[Snort-users] How do keep update my rules in Snort 2.0 over Windows 2000?

Roy S. Rapoport snort-users at ...9230...
Mon Jun 2 11:27:13 EDT 2003


On Mon, Jun 02, 2003 at 10:06:38AM -0400, Erek Adams wrote:
>   *  Lowering Cost:  What would the cost be of a successful breakin due to
> auto-updated rules be?  Lets just say that there was a race condition in
> the auto-update script, and the rules.tar.gz file was zapped.  Now you
> have "no rules" and since it's automatic the person updating the rules as
> the good little drone will assume it's working fine...
[...]
> and _only_ after you are certain they are ready to be sent out to your
> sensors.  The sending out to the sensors should be automated, but it
> should be started and controlled by you.

I'm not all that fond of technical solutions to social problems
(disregarding for the moment that this is exactly what all security
systems are), but race conditions (or more properly, their outcomes) are
relatively easy to detect in this sort of situation -- just have your
pusher make sure that the file(/files) Snort is using for its config
actually has some rules in it.

I'm actually far more concerned about either rules being pushed out that
are bad for the enterprise (because they're too permissive) or what
potentially happens when we've modified our own set of rules and then
have them actually overwritten by new rules.  I'd be shocked if there
weren't people out there right now who are modifying the rules that come
with Snort rather than writing their own.

Getting back to the cost thing:  It's the insurance effect.  I mean, I
hate to be Cynical Corporate Guy (able to make cream go sour with his
eyes!), but look at it this way:  If I'm managing an engineering group,
then:
A) If I have more overhead in managing a system, I have to try to get
budget for it -- it's an ordinary expense that can be anticipated and
factored into my expenses.  However!
B) If I get owned by a hacker, that's a completely unusual business
expense and (in my experience) it'll be fairly easy to get management to
react by throwing money at the problem.  

I could go on at length about how "I don't manage that way," but in some
respects, when it comes to non-security issues, I've sometimes had to,
because the above scenario is an instance of a more general issue:  In
general, it's difficult to get budget to fix a problem until it's become
very painful for the whole enterprise.  The company I'm thinking of went
through cycles ~2 year cycles, where they'd first neglect to improve and
maintain infrastructure for a while (because we don't have the money,
and clearly the IT weenies are just geeks looking for toys) and then,
once everything started falling apart, spent money on IT "like a drunken
sailor on shore leave in Thailand," as my boss was fond of saying.  

>   *  Passing the buck:  Let's look at the reality of the this for a
> moment.  Snort isn't "Symantec Anti-Virus".  It doesn't have a "Live Update!"
> button--Hell, it doesn't even have a GUI!  So this auto-updater is some
> sort of program or script that is written by a third party.  If there was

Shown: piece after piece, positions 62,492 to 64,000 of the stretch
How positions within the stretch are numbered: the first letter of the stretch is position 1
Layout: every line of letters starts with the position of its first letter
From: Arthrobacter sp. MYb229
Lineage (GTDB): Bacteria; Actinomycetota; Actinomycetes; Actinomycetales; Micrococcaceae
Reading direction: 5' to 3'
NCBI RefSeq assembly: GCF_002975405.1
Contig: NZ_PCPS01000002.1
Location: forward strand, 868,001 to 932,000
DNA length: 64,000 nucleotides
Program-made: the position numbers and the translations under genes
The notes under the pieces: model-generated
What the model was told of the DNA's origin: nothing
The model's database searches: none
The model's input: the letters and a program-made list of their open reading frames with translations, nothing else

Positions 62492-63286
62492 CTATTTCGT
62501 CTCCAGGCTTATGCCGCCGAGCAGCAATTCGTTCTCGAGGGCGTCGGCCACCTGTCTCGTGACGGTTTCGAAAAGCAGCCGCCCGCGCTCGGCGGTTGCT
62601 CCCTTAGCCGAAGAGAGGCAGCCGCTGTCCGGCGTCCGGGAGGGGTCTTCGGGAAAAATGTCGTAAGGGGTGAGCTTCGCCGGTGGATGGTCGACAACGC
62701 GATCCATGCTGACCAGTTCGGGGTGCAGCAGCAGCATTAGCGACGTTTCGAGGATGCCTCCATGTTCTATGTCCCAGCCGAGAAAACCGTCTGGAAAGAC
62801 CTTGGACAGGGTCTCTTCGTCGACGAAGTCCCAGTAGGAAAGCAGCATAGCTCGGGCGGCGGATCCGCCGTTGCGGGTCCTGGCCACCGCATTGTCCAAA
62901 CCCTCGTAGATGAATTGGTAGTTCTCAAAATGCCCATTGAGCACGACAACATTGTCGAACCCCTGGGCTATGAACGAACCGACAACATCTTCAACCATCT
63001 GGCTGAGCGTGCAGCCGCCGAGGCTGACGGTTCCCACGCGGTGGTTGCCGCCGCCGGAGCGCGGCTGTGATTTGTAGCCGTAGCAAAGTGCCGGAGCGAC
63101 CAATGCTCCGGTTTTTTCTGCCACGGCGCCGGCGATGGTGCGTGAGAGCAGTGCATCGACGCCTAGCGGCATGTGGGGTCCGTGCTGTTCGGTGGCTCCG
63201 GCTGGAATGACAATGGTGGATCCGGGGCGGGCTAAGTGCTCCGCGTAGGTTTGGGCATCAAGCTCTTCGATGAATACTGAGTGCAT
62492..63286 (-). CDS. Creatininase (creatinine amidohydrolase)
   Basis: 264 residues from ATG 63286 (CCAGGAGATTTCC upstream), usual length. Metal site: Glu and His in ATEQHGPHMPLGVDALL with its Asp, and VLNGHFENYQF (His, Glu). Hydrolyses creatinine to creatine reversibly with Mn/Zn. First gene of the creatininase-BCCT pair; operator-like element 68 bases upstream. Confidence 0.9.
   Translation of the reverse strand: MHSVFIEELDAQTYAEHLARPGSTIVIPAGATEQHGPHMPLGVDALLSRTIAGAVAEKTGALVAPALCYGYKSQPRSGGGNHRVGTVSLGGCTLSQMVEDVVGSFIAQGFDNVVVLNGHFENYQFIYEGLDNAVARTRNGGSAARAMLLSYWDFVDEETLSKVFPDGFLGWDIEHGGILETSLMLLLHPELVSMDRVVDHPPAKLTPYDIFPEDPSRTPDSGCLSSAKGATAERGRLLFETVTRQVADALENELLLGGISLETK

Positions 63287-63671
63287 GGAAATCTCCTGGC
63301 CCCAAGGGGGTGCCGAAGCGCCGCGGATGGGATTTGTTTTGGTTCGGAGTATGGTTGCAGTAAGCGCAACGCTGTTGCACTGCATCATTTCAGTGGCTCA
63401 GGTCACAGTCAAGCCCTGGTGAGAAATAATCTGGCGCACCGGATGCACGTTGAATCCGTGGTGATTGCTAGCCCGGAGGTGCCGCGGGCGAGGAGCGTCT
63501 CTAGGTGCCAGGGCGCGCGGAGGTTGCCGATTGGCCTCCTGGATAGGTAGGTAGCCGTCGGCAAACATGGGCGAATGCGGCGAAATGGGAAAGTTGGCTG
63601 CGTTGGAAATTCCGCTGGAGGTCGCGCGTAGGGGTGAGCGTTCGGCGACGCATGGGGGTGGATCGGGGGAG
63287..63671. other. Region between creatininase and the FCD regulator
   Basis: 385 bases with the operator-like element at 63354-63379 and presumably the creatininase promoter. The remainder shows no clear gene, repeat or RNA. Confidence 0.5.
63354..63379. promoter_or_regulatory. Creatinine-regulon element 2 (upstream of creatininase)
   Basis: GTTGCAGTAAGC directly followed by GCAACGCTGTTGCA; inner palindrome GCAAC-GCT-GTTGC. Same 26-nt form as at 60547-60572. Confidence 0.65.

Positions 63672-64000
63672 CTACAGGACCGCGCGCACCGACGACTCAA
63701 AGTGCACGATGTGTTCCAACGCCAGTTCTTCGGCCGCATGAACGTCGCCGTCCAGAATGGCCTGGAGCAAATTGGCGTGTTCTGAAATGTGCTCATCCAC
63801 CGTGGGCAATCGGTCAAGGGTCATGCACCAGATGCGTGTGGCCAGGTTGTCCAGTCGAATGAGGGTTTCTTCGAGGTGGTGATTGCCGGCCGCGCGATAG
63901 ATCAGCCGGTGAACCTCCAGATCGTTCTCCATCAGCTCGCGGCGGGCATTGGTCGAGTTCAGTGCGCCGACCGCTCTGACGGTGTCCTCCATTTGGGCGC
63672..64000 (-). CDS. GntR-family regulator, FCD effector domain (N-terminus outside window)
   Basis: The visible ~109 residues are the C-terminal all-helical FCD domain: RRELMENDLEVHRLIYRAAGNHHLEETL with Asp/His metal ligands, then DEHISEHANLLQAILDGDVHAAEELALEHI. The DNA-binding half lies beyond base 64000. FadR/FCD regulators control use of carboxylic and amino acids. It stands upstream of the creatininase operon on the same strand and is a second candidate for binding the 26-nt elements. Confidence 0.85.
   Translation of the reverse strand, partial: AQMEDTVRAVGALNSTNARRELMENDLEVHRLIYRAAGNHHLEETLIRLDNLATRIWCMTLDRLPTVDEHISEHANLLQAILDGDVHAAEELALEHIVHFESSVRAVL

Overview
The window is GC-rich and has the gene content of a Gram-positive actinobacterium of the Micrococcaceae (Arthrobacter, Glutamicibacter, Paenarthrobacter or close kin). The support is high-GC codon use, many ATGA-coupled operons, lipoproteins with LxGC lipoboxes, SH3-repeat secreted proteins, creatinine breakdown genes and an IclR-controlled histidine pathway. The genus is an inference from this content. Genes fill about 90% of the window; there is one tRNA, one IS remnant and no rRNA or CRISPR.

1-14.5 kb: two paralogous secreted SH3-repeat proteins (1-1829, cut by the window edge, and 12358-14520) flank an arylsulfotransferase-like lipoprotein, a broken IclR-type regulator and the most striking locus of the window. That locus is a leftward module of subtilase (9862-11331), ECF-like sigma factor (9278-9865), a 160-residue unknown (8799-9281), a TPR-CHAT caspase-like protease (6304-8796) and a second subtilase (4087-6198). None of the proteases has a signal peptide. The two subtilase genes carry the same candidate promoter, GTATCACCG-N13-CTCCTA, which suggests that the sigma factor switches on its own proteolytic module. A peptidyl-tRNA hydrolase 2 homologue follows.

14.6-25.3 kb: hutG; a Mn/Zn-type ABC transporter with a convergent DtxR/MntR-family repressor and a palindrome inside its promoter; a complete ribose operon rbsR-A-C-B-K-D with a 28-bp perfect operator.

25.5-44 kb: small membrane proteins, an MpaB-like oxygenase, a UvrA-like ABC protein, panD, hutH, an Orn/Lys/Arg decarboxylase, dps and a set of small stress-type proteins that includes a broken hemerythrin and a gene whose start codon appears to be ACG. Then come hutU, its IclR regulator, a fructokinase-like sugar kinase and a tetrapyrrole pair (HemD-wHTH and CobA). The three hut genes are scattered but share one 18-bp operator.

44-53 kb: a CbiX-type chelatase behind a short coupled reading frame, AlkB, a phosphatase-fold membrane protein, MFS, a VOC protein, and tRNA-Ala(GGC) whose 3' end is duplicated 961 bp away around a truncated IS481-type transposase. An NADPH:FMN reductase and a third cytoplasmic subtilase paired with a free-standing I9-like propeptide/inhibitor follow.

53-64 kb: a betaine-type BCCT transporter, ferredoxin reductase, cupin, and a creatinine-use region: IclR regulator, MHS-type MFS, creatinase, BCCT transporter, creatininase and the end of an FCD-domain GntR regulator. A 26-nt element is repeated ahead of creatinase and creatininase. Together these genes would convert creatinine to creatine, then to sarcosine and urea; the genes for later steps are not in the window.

> a problem that caused a lost file or a munged rule, just how would this be
> the fault of Snort or Snort rule writers?

Well, for one thing, how much do you expect the average CIO to know
about Snort?

But more seriously, I was actually thinking about a scenario where a
rule was 'bad' or interacted with my current rules in a 'bad' way to
cause this issue.  That may be impossible.  In the case you're thinking
of, we blame the makers of the updating software, of course.

> them.  That's fine.  But this is where the manual interaction comes in.
> At this point is when you examine the rules, one by one if need be.  Then
> and _only_ after you are certain they are ready to be sent out to your
> sensors.  The sending out to the sensors should be automated, but it
> should be started and controlled by you.

I completely agree with you.  Now, I could be wrong about this, so
correct my misperception, but is this how the big commercial IDS vendors
advocate you do things? Or do they say something like "We make sure to
write the rules so you don't have to, unlike with those OSS IDSs?"

Easy, rather than rigorous, management is important to some people.
Ideally you have both; if you don't (and you almost never do), you end
up finding your own compromise. 

And now we come to another issue:  Why do you develop Snort? Do you care
who uses it? That's not a rhetorical question.  You might develop a tool
because:
A) You want that tool and it's not going to be available if you don't do
it.  Once you have the tool, you don't mind if other people use it, but
that's not a primary goal (I'd argue that given the amount of time you
guys spend on supporting Snort, that's not likely the case here);
B) You think it's a cool tool and want to make sure other people in
small/OSS enterprises can have an alternative to the expensive
commercial IDSs;
C) You think the expensive commercial IDSs suck and you want to blow
them out of the water.

(There are other reasons, of course).

Ease of management, especially for complex systems such as an IDS, is
critical for Enterprise people.  This is exactly where Windows was able
to make inroads because management of IIS servers was easy enough that
Ops Administrators could manage it, rather than the engineers.  Snort
can be more competitive with commercial IDSs, I believe, if it is easier
to manage (at least, easier to manage than without adding some of the
addons).  I'm not arguing that you *should* be more competitive with
commercial IDSs.  I don't know if you care.

> Oh, and that's two penalty drinks [1] for 'Stupid Management Tricks'.  ;-)

Yours in the pursuit of inebriation,
-roy




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